When optimizing your production, Overall Equipment Effectiveness (OEE) provides a valuable independent measure of how well a piece of equipment performs over time. It also helps gauge the impact of changes to workflow and production methods. There are several ways to define this, but for the purposes of this blog, I have used the definition we use (at Heidelberg) of OEE as:
OEE = Speed Index × Quality Index × Time Index
Quality Index = Total of all good products
Total of all printed products
Speed Index = Average equipment speed
Maximum equipment speed
Time Index = Total production time
Total available time
A typical OEE chart from the printing industry is shown in Figure 1 below. This figure illustrates the relationship between OEE and run length, with different equipment/facility combinations shown on the chart. Since there is typically a larger percentage of time spent on makeready, OEE will change as the run length reduces. There are many other factors that can move this value such as equipment type, configuration, controls, job make-up, and production efficiency. Understanding where the equipment is currently, versus where it can be, is critical to improving overall productivity. (The actual result will vary dependent on the industry.)
There are many steps that can be completed to achieve optimal equipment performance. Many of these changes are cultural and need to be embraced by management and recognized by all employees in the company.
Training. Some operators do not fully utilize all of the available controls on the equipment, and many have never had formal training. Data has shown that operators need active training with hands-on situations, including the opportunity to get involved with training others.
Additionally, a well-managed and repeatable color workflow will minimize any color changes that need to be adjusted on press.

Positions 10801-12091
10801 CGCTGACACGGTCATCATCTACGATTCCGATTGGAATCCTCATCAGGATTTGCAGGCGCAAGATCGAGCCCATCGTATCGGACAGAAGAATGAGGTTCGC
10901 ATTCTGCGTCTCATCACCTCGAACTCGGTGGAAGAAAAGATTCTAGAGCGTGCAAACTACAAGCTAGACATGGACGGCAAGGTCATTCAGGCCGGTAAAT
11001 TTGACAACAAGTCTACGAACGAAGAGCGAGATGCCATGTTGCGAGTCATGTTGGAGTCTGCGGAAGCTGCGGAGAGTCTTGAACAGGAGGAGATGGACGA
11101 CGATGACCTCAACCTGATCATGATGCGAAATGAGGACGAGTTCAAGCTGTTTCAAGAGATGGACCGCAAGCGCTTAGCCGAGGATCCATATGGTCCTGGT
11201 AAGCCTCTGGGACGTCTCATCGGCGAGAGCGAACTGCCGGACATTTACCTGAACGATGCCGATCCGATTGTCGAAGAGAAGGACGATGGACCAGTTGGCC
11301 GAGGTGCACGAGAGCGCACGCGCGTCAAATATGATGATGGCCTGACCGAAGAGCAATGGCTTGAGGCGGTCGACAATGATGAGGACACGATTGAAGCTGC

Finally, lean manufacturing tools can garner efficiencies, from 5S to value-stream mapping and Kaizen events.
In all of these, the objective is first to evaluate what the current state is and then to evaluate where the biggest impacts can be made. It also helps to obtain “buy in” from staff, who will personally see the benefit from these changes. On one implementation of 5S on a press, an operator objected, stating it was “just to make the press look nice!” Three weeks later, with an average of more than 10 minutes saved per makeready, the same operator was asking if 5S could be rolled out across the facility.
Obtaining the best OEE
To fully optimize your equipment and obtain the best OEE, a maintenance program should be the cornerstone of facility management. Equipment failure and downtime can greatly reduce OEE and lead to missed production deadlines and increased costs. The importance of a Total Productive Maintenance (TPM) program that identifies and fixes issues before they occur is critical to production and can lead to a significant reduction in repair costs.
By optimizing all of the steps in the production cycle and standardizing materials, very high efficiencies can be achieved. An example is shown in Figure 2, where 134 makereadies and 273,000 impressions were completed in 24 hours on a sheetfed press. This was achieved at a commercial print facility, ESP Color Hub, by having a clear focus on their position in the marketplace and optimizing the press, the consumables, and the operating procedures to deliver high quality prints to many satisfied customers.
For more information on understanding overall equipment effectiveness, contact your Heidelberg representative or fill out the form below.